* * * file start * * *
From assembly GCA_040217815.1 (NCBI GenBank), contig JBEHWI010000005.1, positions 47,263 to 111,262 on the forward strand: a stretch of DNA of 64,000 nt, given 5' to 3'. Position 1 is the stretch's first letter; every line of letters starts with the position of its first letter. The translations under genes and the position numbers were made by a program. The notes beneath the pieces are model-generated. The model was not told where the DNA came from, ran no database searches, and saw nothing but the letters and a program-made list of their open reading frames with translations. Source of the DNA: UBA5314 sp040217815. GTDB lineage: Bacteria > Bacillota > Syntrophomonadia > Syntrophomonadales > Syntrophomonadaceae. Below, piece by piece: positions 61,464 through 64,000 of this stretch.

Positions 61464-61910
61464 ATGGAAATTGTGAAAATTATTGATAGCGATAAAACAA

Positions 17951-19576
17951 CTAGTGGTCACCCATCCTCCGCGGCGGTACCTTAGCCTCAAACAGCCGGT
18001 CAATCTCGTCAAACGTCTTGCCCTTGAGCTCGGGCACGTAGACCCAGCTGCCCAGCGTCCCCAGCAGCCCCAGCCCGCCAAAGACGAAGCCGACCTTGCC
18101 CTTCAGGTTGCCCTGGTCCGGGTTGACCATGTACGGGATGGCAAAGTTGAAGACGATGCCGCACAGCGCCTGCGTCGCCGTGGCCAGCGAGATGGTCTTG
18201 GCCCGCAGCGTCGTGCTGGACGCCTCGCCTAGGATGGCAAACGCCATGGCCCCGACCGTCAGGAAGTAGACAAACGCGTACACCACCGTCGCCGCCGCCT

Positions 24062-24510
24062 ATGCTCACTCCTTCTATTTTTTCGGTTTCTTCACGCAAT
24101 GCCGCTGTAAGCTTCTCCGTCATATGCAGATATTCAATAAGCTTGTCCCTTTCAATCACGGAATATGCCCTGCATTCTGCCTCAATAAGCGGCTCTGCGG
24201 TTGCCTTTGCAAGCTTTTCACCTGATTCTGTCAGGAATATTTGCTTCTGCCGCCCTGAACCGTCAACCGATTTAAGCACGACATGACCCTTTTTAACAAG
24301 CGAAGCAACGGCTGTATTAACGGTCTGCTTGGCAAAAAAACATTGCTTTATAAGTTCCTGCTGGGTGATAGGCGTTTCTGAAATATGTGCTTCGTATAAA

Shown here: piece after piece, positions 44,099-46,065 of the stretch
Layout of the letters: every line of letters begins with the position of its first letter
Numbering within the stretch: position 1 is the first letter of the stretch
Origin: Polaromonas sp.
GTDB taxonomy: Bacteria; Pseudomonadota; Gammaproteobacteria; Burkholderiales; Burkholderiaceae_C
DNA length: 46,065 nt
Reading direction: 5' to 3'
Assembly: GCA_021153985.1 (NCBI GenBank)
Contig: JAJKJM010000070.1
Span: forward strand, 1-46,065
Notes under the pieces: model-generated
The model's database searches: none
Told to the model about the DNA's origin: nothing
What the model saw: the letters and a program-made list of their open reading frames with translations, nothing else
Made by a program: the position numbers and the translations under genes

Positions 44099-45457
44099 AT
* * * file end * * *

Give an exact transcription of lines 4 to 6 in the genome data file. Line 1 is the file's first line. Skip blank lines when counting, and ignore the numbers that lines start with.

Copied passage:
Positions 17951-19576
17951 CTAGTGGTCACCCATCCTCCGCGGCGGTACCTTAGCCTCAAACAGCCGGT
18001 CAATCTCGTCAAACGTCTTGCCCTTGAGCTCGGGCACGTAGACCCAGCTGCCCAGCGTCCCCAGCAGCCCCAGCCCGCCAAAGACGAAGCCGACCTTGCC